• thermal or photochemical homolytic cleavage of peroxide.  This forms alkoxide free radicals which reacts like the hydroxy free radical.
  • Reactions with alkyl groups in the presence of metal ions such as Cu, Co, or Mn:
    RH + R'OOH ----> ROOR'

5. Hydroxy free radical:

Figure:  Hydroxy free radical

As mentioned above this species is extremely reactive. It will react with any molecule it encounters and does so immediately. It can abstract a H atom leaving another free radical.  For example, the hydroxy free radical could extract a hydrogen atom from a polyunsaturated fatty acid to from a carbon-centered radical.   A particularly nasty reaction is the insertion of the hydroxy radical into bases in DNA, as shown in the diagram.

Dioxygen Reduction Products and Disease

Significant evidence suggests oxygen free radicals are linked to aging and diseases. Mutations caused by hydroxylation reactions (presumably from the generation of hydroxyl free radicals as shown above) can potentially lead to cancer.  Recently it has been shown that mitochondrial DNA is more susceptible to oxidation that is nuclear DNA.   Human mitochondria has its own small genome (16.5 kb compared to the nuclear genome of 3 Gb) which code 13 protein subunits involved in respiration, 22 tRNAs and two ribosomal RNAs.  (The mitochondria presumably are vestiges of a bacteria which invaded an early cell and established a symbiotic relationship with the cell).  A recent study has shown that there is an inverse correlation of oxidized mitochondrial DNA [8-oxoG] with maximal life span of an organism, but this correlation is not seen with nuclear DNA.  Presumably the nuclear DNA is somewhat protected from oxidative damage since it is bound to histone proteins (which form nucleosome core particles with DNA) and by DNA repair enzymes, both of which are missing from the mitochondria.  Also, examination of human bladder, head and neck and lung primary tumors reveals a high frequency of mitochondrial DNA mutations.  In addition most dioxygen use by the cell occurs in the mitochondria.  Hence this organelle probably faces the highest concentration of toxic oxygen reduction products.  Recently, the crystal structure of an enzyme, adenine DNA glycosylase (MutY),  that repairs 8-oxyG modified DNA has been determined in complex with the oxidatively damaged DNA.  If not repaired, the 8-oxyG base pairs with adenine instead of cytosine, causing a GC to AT mutation on DNA replication.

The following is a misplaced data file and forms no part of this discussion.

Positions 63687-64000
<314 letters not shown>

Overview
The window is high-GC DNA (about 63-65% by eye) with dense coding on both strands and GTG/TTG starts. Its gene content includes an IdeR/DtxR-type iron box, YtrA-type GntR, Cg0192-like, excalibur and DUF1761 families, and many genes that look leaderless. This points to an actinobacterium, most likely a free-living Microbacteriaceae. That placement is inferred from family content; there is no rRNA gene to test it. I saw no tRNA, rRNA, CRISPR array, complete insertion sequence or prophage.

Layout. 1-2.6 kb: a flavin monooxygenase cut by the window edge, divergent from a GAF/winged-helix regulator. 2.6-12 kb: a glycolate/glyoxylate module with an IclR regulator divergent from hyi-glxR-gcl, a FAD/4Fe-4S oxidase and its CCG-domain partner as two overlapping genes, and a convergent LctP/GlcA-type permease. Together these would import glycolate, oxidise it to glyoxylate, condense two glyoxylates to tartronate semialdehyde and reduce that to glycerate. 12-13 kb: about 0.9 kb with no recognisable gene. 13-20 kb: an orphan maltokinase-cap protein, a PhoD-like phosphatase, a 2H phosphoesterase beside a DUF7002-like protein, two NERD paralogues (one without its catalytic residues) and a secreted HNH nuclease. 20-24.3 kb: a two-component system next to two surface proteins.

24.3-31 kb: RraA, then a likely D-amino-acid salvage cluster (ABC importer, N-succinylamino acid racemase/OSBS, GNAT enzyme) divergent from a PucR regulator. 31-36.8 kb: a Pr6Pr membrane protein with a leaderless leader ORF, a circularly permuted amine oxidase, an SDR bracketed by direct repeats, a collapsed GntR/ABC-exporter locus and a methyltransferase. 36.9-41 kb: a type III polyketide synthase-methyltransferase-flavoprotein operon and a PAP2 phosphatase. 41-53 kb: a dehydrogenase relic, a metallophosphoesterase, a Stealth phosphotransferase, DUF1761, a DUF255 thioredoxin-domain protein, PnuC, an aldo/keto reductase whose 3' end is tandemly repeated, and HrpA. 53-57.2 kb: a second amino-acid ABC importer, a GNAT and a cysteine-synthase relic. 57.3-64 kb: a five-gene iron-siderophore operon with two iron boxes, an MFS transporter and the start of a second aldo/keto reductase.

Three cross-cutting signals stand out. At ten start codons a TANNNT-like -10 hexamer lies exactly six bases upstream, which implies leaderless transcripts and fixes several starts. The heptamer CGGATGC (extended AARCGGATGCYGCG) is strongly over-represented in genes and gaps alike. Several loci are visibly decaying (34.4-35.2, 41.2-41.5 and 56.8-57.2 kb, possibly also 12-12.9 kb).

Oxidative Modification of Proteins:

Figure:  Oxidative Modification of Proteins